Ever wondered where other art house films go to premiere if not the big names like Cannes or Sundance or Toronto? Well, starting this year, PBS is hoping to be among those jumping off points. February 27th saw the kickoff of the First Annual PBS Online Film Festival. The Festival will present five new “short stories” every Monday until March 30th, with each week representing a different theme, or type of film. During this time the public will be given a unique opportunity to play judge for the films presented. Each time a viewer “likes” a video shown, it will help the film’s chances of being selected as the “People’s Choice Winner”, and the triumphant film will be announced on April 16th, after all the films have been showcased.
The brand new series will be hosted by a pair of dynamic young filmmakers, Patrick Epino and Stephen Dypiangco, who’s weekly duties will involve introducing each new film and providing a little background on it’s production. Epino and Dypiangco are “celebrities” in their own right—they own and operate The National Film Society, a YouTube channel where, in their own words, they “produce original content, showcase amazing works, collaborate with talented creators and make fun of each other as much as possible”. The pair are not only colorful and highly entertaining in their own videos, but both are clearly cinephiles, coming from impressive backgrounds—Dypiangco attended Georgetown undergrad and NYU film school, while Epino went to University of Chicago undergrad, and has an MFA from San Francisco State. Both have also created successful projects of their own. Dypiangco’s documentary Home Unknown follows his effort to reconnect with his Phillipino roots, and his attempt to help his parents do the same. Epino’s first feature film Mr. Sadman caught the attention of industry big wigs, and the film earned him a place on magazine The Independent’s list of “10 Filmmakers to Watch”.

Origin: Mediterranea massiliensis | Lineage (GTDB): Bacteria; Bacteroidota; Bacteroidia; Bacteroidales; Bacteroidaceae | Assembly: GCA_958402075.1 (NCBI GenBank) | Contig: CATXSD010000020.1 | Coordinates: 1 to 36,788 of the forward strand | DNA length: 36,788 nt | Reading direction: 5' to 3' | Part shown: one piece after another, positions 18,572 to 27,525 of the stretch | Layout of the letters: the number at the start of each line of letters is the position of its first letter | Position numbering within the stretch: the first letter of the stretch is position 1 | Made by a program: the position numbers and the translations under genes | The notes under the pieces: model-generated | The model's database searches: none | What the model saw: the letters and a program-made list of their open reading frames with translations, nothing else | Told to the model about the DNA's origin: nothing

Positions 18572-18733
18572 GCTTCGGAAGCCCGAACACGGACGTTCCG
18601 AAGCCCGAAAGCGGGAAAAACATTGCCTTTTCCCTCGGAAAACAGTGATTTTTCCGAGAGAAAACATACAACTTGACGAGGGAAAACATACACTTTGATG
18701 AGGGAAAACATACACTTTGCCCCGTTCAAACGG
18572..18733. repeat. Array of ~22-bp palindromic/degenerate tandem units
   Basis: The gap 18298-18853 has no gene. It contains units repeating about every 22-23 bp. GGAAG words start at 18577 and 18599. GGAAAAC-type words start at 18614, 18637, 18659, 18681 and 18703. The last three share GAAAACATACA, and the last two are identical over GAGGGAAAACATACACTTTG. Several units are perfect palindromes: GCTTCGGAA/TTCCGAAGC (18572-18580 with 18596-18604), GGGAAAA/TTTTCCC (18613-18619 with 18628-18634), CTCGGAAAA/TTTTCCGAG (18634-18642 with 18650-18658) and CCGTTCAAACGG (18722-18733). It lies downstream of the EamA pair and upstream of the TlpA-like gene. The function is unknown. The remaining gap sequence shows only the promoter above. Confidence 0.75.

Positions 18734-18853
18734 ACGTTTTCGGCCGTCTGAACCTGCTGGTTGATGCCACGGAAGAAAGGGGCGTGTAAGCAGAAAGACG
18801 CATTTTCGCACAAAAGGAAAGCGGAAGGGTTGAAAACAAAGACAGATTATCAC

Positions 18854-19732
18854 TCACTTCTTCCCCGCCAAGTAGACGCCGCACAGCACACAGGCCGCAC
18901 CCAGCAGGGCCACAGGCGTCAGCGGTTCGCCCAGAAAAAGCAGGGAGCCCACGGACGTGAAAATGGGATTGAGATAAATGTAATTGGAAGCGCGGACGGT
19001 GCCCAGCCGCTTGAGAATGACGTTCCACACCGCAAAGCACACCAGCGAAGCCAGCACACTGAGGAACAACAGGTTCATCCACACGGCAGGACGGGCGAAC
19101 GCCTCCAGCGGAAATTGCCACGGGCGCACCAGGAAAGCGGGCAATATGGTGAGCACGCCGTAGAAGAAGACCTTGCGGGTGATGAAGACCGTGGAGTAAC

Below is the teaser for the PBS Film Festival, where new films will be released every Monday, hosted by The National Film Society’s Epino and Dypiangco, who’s comical introductory video for the series is also below
We all know how critical it is to keep independent voices alive and strong online. Please consider a donation to support our work as an independent publisher devoted to the arts and humanities. Your donation will help PopMatters stay viable through these changing and challenging times where advertising no longer covers our costs. We need your help to keep PopMatters publishing. Thank you.